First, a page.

McMahon claims underdog status as she disputes polls showing her lagging
Republican Linda McMahon called herself the “underdog” on Sunday, even as she disputed recent polls showing her behind Democrat Richard Blumenthal and touted a sophisticated field operation assembled by her $42 million-plus U.S. Senate campaign.
“I like being the underdog,” McMahon told a crowd of several hundred well-heeled voters at a Republican rally in Darien. “We are undaunted.”
With 48 hours to go before the polls open, McMahon spent all of Sunday in Fairfield County and only had one public event. She began her day at a church service in New Milford and by late afternoon was headed off for trick-or-treating with her grandchildren.
At the Darien rally, McMahon said her light Sunday schedule reflected the date–Halloween–and said she would ramp right back up later tonight; she’s booked to appear on Greta VanSusteren’s Fox News show Sunday night and will be back on Fox News first thing Monday morning.
McMahon interrupted a reporter’s question about recent polls that show her behind Blumenthal, saying “I disagree with that” and adding that her campaign’s internal surveys reflect a different race.
“It’s going to be tight,” she said.
Her supporters at the rally helped themselves to bottles of “Linda’s Smackdown Soda,” a bright red fruit punch, and donned “Linda” hats, buttons, and wrist bands. One GOP stalwart, Murry Stegelmann, came wearing a Barack Obama face mask and carrying a sign that asked “Scared Yet?”
Attendees said they were optimistic that McMahon would pull out a victory, even as they conceded that Blumenthal has gained an edge in the last few weeks.
“It seems to me that she’s closer than the polls indicate,” said Dave Campbell, Darien’s first selectman. “Her ads have been really good in the last week … and I think Republicans and independents are going to come out to vote.”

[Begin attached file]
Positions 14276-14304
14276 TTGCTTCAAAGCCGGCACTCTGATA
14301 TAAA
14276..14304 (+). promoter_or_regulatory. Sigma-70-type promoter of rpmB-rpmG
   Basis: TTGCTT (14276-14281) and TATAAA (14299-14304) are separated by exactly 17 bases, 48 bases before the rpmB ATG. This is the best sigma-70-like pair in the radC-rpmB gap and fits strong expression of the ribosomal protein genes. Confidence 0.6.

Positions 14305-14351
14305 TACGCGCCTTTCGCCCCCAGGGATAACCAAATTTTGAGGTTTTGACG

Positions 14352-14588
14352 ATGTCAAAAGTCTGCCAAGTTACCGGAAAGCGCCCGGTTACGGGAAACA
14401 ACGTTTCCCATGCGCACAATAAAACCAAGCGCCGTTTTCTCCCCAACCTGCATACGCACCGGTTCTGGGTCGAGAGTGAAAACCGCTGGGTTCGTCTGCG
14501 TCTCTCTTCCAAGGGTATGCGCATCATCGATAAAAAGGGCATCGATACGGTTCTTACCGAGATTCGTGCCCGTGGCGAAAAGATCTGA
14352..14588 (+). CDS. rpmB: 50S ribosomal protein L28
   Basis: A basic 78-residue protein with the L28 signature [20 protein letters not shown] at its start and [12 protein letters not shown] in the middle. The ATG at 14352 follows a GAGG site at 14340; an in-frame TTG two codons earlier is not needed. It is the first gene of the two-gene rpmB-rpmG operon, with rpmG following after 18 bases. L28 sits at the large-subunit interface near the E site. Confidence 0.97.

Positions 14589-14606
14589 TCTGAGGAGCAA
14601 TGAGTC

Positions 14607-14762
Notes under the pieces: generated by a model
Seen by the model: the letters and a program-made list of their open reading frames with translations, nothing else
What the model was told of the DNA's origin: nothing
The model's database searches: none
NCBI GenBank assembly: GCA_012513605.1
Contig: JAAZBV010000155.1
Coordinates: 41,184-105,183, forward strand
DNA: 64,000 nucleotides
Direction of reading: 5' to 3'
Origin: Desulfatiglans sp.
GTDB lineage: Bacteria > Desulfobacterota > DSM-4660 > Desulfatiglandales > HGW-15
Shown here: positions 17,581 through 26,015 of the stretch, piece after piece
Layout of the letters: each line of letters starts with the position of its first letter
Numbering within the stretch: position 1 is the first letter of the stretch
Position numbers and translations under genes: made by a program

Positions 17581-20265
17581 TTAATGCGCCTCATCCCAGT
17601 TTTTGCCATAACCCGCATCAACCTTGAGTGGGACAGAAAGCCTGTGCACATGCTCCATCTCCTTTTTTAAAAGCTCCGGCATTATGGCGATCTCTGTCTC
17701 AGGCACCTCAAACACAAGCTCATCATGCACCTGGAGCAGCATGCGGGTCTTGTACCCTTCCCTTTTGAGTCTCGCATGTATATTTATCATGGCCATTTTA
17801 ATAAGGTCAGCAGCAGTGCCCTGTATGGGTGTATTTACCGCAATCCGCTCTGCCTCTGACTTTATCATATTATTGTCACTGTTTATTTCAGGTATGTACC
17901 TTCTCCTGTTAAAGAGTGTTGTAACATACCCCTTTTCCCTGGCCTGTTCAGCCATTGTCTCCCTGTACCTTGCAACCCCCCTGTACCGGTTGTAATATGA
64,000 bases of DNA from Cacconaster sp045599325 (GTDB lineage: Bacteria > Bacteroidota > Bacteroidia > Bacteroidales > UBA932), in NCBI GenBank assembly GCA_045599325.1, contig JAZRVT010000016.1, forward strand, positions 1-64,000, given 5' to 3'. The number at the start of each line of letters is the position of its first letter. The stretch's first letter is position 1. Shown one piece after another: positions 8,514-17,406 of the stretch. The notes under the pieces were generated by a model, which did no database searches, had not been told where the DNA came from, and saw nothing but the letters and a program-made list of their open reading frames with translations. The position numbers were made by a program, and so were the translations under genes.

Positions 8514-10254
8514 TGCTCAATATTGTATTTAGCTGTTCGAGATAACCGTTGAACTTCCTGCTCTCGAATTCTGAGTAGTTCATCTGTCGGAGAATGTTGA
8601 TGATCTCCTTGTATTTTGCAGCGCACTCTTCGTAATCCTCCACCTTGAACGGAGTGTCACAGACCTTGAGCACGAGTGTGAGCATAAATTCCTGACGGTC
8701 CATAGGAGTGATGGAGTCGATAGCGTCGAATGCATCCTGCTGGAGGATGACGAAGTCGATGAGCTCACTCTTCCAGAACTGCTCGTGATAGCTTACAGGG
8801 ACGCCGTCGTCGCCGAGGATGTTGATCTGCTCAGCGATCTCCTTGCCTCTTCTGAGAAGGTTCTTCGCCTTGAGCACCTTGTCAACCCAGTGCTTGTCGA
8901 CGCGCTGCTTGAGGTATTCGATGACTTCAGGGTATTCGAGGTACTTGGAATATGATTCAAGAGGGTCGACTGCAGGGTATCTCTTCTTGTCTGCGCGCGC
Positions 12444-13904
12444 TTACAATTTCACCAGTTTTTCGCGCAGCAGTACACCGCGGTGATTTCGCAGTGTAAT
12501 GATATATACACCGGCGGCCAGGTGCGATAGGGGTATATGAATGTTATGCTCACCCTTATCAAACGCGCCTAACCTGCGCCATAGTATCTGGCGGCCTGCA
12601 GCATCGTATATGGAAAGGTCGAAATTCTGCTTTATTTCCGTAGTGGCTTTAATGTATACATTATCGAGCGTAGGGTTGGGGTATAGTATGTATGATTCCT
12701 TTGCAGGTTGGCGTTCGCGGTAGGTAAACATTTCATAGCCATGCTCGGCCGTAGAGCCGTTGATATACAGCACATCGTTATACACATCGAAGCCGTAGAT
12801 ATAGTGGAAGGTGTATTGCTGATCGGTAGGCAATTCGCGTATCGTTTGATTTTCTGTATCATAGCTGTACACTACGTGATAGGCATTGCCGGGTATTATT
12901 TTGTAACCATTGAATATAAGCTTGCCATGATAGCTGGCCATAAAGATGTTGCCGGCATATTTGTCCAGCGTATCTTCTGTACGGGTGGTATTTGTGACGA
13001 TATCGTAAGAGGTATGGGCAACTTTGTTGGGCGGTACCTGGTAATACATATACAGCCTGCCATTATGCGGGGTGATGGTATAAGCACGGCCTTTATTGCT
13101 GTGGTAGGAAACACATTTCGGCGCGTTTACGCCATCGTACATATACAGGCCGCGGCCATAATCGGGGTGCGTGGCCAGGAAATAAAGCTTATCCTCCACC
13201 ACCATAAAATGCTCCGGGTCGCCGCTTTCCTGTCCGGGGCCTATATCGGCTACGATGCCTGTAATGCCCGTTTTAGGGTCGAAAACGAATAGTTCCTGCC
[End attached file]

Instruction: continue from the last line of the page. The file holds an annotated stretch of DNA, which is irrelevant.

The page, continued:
Woody Bliss, a 74-year-old retiree from Weston, said the race looked like a pure toss up to him.
“I think we’ve got a whole bunch of races that nobody knows who is going to win,” Bliss said. “It’s a function of which candidate can bring out their voters, and I think she’s put the right pieces into place.”
Both McMahon and Blumenthal seemed focused in the final days on rallying their core constituencies.
McMahon spent all of Saturday in Fairfield County, with stops at a Westport high school football game and a Southport backyard “meet and greet,” among other events.
As she worked the crowd in Darien, Blumenthal and other state Democrats were gearing up for their second high-level surrogate visit of the weekend-a campaign stop by ex-President Bill Clinton in Hartford and Norwalk. Blumenthal was in Bridgeport on Saturday for a public rally featuring President Obama.
McMahon shrugged off the notion that those visits might provide fresh energy and buzz for Blumenthal in the final hours of the race. “It just shows the Democrats feel they need to bring in a lot of outside help,” she said.
Still, she acknowledged that turnout was the key to Tuesday’s results. And she said her field operation was second-to-none, ready to give voters rides to the polls and make other vital last-minute efforts.
McMahon said she will be barnstorming Connecticut’s 2nd Congressional District on Monday, appearing at a half-dozen get-out-the-vote rallies in a final push to get her supporters to the polls.
“There’s no slowing down,” McMahon said.
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